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As the people were deeply religious, they were troubled, as the illness spread and multiplied, that many victims were dying without receiving last rites, and were having to be buried en mass, in unhallowed ground. Dispensations were issued by the clergy so that people could confess their sins to one an other in the absence of a priest, and the few priests who had not succumbed to the plague were kept busy, sanctifying the huge pits that were dug to hold the bodies of its victims.
Many believed that the pestilence marked the end of the world, and even those who did not come down with it left their fields un-worked and their animals untended in the belief that the end was near. Some swarmed the churches and chapels, praying for salvation, while others gathered in ale houses and simply drank until their money ran out.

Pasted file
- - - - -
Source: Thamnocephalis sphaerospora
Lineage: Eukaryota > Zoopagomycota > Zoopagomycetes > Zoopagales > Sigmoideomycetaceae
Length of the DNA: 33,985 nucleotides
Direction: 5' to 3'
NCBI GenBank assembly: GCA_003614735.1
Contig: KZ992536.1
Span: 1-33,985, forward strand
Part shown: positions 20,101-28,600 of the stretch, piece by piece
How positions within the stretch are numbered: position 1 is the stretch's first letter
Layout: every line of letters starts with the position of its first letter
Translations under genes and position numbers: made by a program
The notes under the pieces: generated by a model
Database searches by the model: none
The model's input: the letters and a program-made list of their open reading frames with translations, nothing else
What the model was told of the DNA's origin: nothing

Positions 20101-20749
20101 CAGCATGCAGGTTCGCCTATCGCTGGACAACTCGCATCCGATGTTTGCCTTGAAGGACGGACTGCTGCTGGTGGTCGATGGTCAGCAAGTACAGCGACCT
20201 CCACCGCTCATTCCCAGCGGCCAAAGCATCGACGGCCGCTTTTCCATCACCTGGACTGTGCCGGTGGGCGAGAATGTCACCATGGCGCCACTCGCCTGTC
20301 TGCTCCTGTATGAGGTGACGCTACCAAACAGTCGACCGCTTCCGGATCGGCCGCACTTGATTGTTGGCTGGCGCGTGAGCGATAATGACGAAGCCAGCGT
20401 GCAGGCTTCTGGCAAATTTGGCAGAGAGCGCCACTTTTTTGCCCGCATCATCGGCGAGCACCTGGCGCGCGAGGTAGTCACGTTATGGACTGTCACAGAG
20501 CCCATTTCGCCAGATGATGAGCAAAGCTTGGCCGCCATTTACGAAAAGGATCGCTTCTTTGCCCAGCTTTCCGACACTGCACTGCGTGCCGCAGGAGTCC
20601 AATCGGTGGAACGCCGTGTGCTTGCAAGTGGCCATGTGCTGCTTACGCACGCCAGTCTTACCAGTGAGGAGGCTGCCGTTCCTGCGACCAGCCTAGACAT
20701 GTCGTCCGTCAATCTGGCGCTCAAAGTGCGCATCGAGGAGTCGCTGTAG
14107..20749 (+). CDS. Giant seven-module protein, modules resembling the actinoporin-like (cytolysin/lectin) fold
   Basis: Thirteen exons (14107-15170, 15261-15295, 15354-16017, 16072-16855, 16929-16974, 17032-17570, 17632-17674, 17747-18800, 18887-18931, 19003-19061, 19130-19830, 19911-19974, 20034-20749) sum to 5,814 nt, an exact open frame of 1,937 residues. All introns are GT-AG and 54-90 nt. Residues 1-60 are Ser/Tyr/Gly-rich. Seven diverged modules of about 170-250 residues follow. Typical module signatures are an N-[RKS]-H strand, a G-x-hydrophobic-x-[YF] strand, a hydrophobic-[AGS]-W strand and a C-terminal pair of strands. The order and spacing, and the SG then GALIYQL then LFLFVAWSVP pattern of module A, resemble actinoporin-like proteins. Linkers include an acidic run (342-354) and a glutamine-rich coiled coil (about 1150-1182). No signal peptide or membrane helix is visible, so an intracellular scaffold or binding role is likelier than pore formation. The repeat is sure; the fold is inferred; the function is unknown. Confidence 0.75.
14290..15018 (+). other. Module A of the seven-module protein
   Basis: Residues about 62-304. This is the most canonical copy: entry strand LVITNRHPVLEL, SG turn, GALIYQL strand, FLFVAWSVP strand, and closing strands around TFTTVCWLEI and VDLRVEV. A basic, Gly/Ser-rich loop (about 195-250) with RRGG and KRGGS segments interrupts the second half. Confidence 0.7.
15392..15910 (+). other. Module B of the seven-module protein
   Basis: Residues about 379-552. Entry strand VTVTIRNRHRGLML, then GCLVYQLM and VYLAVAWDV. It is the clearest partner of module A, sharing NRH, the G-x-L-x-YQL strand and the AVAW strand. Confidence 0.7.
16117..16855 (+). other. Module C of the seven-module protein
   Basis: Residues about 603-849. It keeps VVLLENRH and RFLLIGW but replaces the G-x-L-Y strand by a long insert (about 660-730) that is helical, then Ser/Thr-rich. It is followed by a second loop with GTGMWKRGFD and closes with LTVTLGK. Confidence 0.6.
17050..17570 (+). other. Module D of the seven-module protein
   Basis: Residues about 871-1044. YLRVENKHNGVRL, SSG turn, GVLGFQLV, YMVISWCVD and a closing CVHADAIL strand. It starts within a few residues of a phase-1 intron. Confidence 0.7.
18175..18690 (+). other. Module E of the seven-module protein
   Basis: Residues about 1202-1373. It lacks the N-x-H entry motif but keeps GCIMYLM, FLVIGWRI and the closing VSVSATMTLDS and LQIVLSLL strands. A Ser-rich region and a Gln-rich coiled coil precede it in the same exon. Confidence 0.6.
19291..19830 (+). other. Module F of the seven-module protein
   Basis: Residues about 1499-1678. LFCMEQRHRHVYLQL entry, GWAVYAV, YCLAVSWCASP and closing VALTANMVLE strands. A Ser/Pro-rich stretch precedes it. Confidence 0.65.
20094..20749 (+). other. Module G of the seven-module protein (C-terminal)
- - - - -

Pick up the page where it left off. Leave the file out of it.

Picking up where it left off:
The Black Death, at that time called simply "the pestilence" or "the great mortality", mowed down city after city, town after town, village after village, leaving anywhere from 1/3 to over half the inhabitants dead. Some villages were entirely abandoned, never to be reclaimed, while the larger cities often saw a greater percentage of their inhabitants wiped out, due to the increased filth in which they lived, which fostered the rat population. This diminution of available laborers, however, eventually worked to the benefit of the peasant, and helped to re-shape the structure of medieval society.
You Are There: The Aftermath